Bright spots are few
South Dakota, one of only four states that showed gains in 2022, led all states with 2,550 acres harvested, up from 1,700 in 2021. Oregon, the second biggest grower last year, saw fields stabilize at roughly 1,900 acres, and total fields in Missouri showed a slight year-on-year gain, from 1,150 to 1,400 acres.
The biggest losses were recorded by CBD-centric Colorado, which saw a massive falloff in fields from 3,100 harvested in 2021 to just 480 in 2022, and California, where fields shrank from 2,250 to 870. Montana, the 2021 harvest leader with 4,500 acres, also saw a significant decrease year-on-year, with fields shrinking to 1,470 last year.
“I am a little dismayed, but not completely surprised, by the NASS report,” said longtime Colorado hemp activist Caren Kershner. “The demand for hemp-based products dropped in Colorado as more states established extraction facilities and began using locally grown hemp. The supply exceeded the demand.”
Basic changes needed
Structural changes are desperately needed if the hemp industry is to develop, according to Chicago-based attorney Sanford Stein of CannabisLaw.com. “As Congress considers reauthorization of the Farm Bill this year, it must include incentives for the hemp industry, just as it does for corn and other crops,” Stein said. “A proper function of government is to give incentives to nascent industries. A simple tax credit for use of hemp fiber in textiles and other products would be a huge boost.”
Hemp’s association with marijuana continues to handicap the industry, especially when it comes to the cost of some services, according to Florida hemp veteran Bob Clayton. “Banks still deny checking accounts and lenders refuse to lend,” said Clayton, with those that do provide services to hemp companies charging as much as $1,800 per year.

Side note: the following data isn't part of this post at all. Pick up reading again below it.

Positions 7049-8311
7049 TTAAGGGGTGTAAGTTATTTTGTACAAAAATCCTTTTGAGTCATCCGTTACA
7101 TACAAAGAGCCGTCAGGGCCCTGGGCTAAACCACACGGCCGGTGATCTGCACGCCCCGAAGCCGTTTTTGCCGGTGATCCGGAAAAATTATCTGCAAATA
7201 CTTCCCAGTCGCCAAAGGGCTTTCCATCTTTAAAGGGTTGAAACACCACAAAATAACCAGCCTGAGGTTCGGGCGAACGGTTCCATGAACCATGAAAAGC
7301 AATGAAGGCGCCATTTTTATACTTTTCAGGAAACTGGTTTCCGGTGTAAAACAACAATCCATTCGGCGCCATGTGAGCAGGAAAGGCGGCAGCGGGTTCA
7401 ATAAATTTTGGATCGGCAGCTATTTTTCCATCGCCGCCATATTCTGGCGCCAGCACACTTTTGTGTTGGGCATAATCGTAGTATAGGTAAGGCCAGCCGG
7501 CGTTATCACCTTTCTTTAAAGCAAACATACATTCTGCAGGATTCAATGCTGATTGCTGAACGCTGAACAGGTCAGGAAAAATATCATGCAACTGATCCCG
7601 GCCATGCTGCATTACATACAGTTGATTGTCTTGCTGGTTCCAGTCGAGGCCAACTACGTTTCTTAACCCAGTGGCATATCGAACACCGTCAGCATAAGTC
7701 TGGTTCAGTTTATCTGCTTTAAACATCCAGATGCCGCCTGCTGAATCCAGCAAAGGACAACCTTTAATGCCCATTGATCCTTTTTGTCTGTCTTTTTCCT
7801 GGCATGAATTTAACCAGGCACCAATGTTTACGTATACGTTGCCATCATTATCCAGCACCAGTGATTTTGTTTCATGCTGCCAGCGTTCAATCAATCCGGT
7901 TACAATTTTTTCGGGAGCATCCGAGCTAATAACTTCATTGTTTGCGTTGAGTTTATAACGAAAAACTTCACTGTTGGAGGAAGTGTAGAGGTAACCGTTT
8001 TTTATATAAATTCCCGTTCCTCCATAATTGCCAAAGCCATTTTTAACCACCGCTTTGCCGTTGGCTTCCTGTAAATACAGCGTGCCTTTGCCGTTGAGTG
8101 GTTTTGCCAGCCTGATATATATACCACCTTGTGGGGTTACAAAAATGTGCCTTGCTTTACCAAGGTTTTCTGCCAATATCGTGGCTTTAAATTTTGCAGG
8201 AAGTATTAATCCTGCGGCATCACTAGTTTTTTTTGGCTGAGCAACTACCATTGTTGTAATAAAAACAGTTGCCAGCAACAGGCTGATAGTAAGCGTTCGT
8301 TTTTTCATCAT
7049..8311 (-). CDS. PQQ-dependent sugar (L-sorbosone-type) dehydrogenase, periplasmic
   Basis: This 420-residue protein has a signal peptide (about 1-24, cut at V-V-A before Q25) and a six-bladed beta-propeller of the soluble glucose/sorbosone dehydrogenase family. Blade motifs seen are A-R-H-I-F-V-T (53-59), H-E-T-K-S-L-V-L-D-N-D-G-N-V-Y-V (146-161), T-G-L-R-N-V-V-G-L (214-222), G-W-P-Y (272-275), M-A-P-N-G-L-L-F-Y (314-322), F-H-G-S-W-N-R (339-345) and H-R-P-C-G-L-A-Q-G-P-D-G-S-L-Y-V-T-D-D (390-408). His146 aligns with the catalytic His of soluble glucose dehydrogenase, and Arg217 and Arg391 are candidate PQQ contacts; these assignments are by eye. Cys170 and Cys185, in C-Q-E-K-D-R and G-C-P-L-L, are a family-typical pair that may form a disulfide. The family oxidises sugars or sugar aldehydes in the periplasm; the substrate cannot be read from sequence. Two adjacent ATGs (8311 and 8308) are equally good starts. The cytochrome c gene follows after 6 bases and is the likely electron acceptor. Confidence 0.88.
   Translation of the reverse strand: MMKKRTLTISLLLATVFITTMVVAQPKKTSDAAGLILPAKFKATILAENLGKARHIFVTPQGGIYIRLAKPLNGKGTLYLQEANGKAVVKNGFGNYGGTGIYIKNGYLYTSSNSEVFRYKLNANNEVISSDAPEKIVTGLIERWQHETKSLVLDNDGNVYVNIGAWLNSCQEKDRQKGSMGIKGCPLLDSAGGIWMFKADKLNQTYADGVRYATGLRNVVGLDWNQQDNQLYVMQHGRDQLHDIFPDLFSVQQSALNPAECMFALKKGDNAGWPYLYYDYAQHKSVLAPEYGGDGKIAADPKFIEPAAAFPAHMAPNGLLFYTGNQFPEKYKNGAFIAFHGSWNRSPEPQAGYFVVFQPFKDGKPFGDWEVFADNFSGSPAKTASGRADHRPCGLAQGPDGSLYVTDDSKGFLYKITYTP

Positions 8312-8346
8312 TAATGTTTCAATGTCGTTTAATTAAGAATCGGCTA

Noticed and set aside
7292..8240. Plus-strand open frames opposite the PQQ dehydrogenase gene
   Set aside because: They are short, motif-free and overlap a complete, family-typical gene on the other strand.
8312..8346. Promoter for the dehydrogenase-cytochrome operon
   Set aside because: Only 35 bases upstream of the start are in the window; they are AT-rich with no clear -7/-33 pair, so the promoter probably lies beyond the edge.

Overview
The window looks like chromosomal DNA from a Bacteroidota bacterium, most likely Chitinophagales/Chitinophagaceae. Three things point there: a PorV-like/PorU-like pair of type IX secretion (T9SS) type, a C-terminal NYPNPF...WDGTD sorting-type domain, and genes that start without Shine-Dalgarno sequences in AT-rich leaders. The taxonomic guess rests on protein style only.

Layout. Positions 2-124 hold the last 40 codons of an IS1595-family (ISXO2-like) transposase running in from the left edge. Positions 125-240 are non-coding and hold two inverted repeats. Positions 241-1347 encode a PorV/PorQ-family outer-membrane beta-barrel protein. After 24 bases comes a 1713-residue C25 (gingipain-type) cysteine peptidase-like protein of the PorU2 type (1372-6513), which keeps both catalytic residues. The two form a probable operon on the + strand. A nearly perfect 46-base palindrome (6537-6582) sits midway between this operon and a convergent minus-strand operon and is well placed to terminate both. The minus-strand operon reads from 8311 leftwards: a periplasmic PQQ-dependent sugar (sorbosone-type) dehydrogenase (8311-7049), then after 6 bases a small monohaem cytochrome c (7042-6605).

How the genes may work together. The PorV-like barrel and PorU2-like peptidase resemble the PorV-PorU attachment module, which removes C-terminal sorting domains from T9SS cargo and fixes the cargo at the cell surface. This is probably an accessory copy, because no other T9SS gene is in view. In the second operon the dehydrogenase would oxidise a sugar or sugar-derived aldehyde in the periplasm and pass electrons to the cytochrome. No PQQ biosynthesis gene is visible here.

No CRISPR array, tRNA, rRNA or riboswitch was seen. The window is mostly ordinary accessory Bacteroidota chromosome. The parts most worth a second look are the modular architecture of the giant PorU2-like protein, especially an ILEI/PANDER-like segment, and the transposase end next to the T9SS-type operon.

“Insurance is still unobtainable. I was quoted 3-times, 5-times, and 11-times what a common business would pay for a common business liability policy,” he said.
Also, testing costs are extreme and of poor quality, according to Clayton. “They block many innovative harvesting schemes since you must work around testing delays. You pay $400 for a quarter acre or a hundred acres. You can’t start small and grow,” he said.
While many stakeholders had hoped hemp fiber farming would begin to pick up the slack following the massive crash in hemp flower production for CBD over the past three years, the nascent fiber subsector appears still to have not reached bottom.
Colorado hemp consultant Richard Rose said food is a more logical play for the future.
“The answer to this debacle is staring us in the face, the one stable, proven, 100% legal segment which also already has the most consumers and retailers, current and potential: food from grain,” said Rose, the founder of the U.S.-based Hemp Food Association. “If we’re serious about making hemp a success, that’s the low-hanging fruit.”